Now it's up to Neumann to find out what would drive the men of the camp, brothers-in-arms, to turn on each other. He's learned, of course, that beneath the veneer of duty and honour, the camp is anything but civi …
The QWF Literary Awards celebrate the best books and plays by English-language writers, playwrights, and translators in Quebec, as well as those translating English works from Quebec into French. Each award comes with a purse of $3,000.
For more information about the Awards and to see Giller Prize-winning author Sean Michaels announce all the finalists, check out the Gala page on our website.
Fighting for a Hand to Hold won The Mavis Gallant Prize for Non-Fiction and The Concordia University First Book Prize at the 2021 Awards Gala.
Learn more about the book at https://fightingforahandtohold.ca
Fighting for a Hand to Hold: Confronting Medical Colonialism against Indigenous Children in Canada (foreword by Cindy Blackstock, afterword by Katsi’tsakwas Ellen Gabriel) uses the #aHand2Hold campaign as a case study of contemporary medical colonialism in Quebec, and demonstrates that inequalities in health care follow fault lines of societal injustices.
The campaign confronted Évacuations aéromédicales du Québec (ÉVAQ), the provincially run medical evacuation airlift service, and its long-standing practice of separating Indigenous children from their families in northern Quebec. The book also contextualizes this now-defunct practice by exposing the Canadian medic …
(We've got Arno Kopecky's The Environmentalist's Dilemma—which Publisher's Weekly calls “Timely and relevant... [offering] plenty to think about” —up for giveaway right now. Enter for your chance today!)
This is a short list of Canadian books that capture the drama of humanity’s relationship with Mother Earth.
The Lesser Blessed, by Richard Van Camp.
A coming-of-age novel set in the rural aftermath of Canada’s residential school system may seem an odd choice to lead a list of environmental literature. But even if it doesn’t mention climate change, The Lesser Blessed always struck me as essential eco-reading. Hilarious, tragic, and ruthless, the novel thrusts you into the living legacy of colonialism, an intensely human story without which no understanding of ecological destruction (and resilience) is complete. I was blown away by Van Camp’s ability to turn such bleak material into a healing voyage—and a page-turner at that. This is one of very few books in my adult life that I read in a single sitting.
Historical fiction and books of social history featuring the lives of not really “ordinary” people, recommended by Lesley Krueger, author of the new novel Time Squared.
Most of the books I write are set at least partly in the past, so my reading often takes me back—back into social history and into novels and poems written or set historically. It can be research, but since these are also the type of books I love, work becomes a pleasure. (I try not to think about the pleasure being partly work.)
As a writer, I’m preoccupied with why things happen. How did we get where we find ourselves? We all know the answer sometimes lies in the moment. Impulse. But of course we often act out of long-term beliefs, traumas or societal expectations, whether we’re fulfilling them or fighting them. These eight books by Canadian authors have taken me deep into the question of "Why?"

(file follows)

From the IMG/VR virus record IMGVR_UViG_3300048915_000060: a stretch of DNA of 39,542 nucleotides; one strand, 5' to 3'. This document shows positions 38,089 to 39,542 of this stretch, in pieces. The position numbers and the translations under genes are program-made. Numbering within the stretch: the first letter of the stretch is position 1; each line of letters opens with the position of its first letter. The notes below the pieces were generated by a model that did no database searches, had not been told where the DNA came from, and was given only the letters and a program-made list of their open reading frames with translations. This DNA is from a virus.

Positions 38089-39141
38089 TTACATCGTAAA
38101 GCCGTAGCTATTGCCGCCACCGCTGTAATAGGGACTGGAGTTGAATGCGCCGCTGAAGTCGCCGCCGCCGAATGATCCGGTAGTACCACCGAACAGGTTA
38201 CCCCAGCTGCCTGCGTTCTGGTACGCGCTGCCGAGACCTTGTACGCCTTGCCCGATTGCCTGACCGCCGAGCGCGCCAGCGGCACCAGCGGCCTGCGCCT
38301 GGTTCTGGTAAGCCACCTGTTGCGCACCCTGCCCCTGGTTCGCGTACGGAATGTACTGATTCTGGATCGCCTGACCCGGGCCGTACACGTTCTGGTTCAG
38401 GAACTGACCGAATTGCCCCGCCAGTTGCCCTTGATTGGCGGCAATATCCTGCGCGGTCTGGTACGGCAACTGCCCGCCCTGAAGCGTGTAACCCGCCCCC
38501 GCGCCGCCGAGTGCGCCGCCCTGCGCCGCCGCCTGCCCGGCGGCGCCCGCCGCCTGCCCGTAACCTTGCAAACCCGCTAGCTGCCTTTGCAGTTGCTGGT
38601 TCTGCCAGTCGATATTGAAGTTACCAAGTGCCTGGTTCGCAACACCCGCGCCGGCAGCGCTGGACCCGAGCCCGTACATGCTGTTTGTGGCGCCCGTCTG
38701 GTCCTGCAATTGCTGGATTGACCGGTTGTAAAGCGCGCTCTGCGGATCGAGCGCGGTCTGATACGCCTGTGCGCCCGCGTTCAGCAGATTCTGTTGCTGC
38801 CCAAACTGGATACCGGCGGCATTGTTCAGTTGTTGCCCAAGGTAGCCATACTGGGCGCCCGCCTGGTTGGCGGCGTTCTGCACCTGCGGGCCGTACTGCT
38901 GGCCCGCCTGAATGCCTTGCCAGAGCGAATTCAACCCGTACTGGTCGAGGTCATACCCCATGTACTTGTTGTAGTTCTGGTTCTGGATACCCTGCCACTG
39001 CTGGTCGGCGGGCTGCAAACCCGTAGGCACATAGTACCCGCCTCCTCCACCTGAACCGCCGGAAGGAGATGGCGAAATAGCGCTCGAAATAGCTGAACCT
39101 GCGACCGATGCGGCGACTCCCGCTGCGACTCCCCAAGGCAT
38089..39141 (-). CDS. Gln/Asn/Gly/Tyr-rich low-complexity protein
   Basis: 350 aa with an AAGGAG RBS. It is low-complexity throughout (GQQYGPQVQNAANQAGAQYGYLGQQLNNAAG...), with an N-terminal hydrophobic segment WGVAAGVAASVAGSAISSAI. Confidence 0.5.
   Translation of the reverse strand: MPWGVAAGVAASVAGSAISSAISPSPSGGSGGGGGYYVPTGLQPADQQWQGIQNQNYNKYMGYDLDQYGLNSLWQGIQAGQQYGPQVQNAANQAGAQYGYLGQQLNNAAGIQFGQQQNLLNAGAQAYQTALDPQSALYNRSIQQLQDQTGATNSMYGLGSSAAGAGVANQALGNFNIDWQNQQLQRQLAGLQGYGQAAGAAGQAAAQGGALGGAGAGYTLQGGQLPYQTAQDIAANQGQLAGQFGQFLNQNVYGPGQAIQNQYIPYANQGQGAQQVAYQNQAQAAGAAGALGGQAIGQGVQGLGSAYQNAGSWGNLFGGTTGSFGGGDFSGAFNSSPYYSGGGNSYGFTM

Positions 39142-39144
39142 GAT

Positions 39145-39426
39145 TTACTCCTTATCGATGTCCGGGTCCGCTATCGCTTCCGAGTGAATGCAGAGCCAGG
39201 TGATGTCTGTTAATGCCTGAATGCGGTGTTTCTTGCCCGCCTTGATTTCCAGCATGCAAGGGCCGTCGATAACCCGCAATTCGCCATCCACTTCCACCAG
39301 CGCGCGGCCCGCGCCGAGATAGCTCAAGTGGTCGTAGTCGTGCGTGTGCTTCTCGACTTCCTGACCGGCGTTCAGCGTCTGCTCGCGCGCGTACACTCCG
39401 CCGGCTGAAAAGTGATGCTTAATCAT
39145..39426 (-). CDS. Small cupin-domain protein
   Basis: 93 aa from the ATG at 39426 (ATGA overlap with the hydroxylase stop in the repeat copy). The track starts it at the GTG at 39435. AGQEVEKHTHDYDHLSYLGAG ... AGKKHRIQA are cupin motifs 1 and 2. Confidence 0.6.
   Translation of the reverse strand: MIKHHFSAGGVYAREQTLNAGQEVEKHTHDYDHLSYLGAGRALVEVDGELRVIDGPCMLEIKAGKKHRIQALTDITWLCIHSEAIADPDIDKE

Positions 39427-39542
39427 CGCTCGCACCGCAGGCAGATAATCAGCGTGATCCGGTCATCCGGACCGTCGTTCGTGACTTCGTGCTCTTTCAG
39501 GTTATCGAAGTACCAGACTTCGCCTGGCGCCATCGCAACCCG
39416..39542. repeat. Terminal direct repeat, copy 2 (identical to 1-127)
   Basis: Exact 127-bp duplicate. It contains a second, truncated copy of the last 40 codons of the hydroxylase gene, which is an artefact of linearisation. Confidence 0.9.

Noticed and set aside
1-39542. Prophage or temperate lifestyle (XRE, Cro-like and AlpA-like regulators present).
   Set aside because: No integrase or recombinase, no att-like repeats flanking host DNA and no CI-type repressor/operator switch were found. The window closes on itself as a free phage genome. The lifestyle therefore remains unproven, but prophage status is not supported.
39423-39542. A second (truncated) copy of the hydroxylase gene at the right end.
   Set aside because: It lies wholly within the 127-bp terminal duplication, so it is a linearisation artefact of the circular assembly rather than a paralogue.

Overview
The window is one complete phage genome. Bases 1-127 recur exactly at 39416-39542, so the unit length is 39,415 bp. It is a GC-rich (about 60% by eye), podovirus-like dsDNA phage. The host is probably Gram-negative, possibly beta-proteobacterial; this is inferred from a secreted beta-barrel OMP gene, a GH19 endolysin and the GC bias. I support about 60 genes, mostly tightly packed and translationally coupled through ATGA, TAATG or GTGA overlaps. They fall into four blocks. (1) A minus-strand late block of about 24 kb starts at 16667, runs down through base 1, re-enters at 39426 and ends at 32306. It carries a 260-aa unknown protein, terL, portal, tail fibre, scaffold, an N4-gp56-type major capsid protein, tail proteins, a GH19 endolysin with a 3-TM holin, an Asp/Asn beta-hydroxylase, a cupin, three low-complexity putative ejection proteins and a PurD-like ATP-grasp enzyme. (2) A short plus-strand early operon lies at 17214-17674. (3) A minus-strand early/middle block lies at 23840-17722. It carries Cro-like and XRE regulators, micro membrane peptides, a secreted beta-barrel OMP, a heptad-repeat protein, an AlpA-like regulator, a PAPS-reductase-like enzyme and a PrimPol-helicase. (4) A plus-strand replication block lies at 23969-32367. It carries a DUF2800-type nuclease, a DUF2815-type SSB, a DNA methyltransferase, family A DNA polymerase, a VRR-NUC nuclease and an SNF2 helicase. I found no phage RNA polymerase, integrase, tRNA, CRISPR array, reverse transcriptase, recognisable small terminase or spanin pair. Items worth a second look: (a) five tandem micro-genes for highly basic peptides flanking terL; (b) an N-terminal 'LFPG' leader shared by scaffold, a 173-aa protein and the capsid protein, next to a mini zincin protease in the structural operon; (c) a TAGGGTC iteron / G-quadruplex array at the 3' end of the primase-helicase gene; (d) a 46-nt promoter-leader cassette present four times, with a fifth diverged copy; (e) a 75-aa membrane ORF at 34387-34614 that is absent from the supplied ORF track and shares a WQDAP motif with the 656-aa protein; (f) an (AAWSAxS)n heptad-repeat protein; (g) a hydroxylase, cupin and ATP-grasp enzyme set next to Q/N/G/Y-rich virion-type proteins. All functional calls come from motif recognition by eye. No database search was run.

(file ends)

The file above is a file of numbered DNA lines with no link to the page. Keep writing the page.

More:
I also love the way they let me eavesdrop on other lives, real and imagined, since eavesdropping is surely part of reading, too.
Islands offer wonderful settings for stories, real and imagined. They’re enisled, separate, away. They inspire intriguing metaphors. They attract interesting, some might say “quirky,” people. Surrounding waters present lulling beauty and hidden danger. And when things happen on islands, insularity stirs up complex social dynamics and demands local solutions. With islands on three coasts and scattered throughout rivers and lakes, it’s hardly surprising that these compelling literary devices have a powerful presence in Canadian fiction and creative non-fiction.
As a rule of thumb (grounded in observation, rather than any systematic analysis) the size of an island tends to shape the nature of the story. Large islands are settings for tales of distinctive communities, defined at least in part by their distance from urbanity. Lucy Maude Montgomery placed her stories of Anne of Green Gables on Prince Edward Island as it encapsulates a nurturing rural lifestyle preserved in a changing world by its sandy shorelines. As Anne says, “Look at that sea, …
Our 2021 Fall Preview continues (have you seen our Most Anticipated Fiction yet?) with nonfiction, and exciting new books about everything, including food, beauty, art, travel, singing, healing, grieving, shopping, aging, and so much more.
In Return (September), Kamal Al-Solaylee interviews dozens of people who have chosen to or long to return to their homelands, from the Basques to the Irish to the Taiwanese, and makes a return of sorts himself, to the Middle East, visiting Israel and the West Bank as well as Egypt to meet up with his sisters. Gone Viking II (November) features a series of remarkable excursions occurring over before, during, and after the voyages recounted in Bill Arnott's previous memoir, Gone Viking: A Travel Saga. The original French-language edition of Made-Up (September) was a cult hit in Quebec. Translated by Alex Manley—like author Daphne B., a Montreal poet and essayist—the book's English-language text crackles with life, retaining the flair and verve of the original, and ensuring that a book on beauty is no less beautiful than its subject matter.
Perhaps it shouldn’t be a surprise that my first novel, The List of Last Chances, features a road trip across Canada. My childhood was filled with such travels—some out of necessity, as we moved from province to province—and some for low-cost holidays, exploring the country in a station wagon filled to the brim with tents, sleeping bags, and coolers full of egg-salad sandwiches. We traversed the country more than once with four kids, two adults, sometimes a dog – and had our share of breakdowns, ripped maps, roadside meltdowns and more.
Along the way we saw the beaches of PEI, the long empty prairies which are not really so empty at all, the heights of the Rocky Mountains, and the coastal inlets of BC. As an adult, I’m still fascinated by the possibilities that road trips present (and I take them, either solo or with my own children, as often as I can) and perpetually curious about the unique and diverse personalities of the different regions in Canada.
I’m not the only one: road trips and national identity have always been a popular theme for Canadian writers. Here’s a few titles, both fiction and nonfiction that go exploring: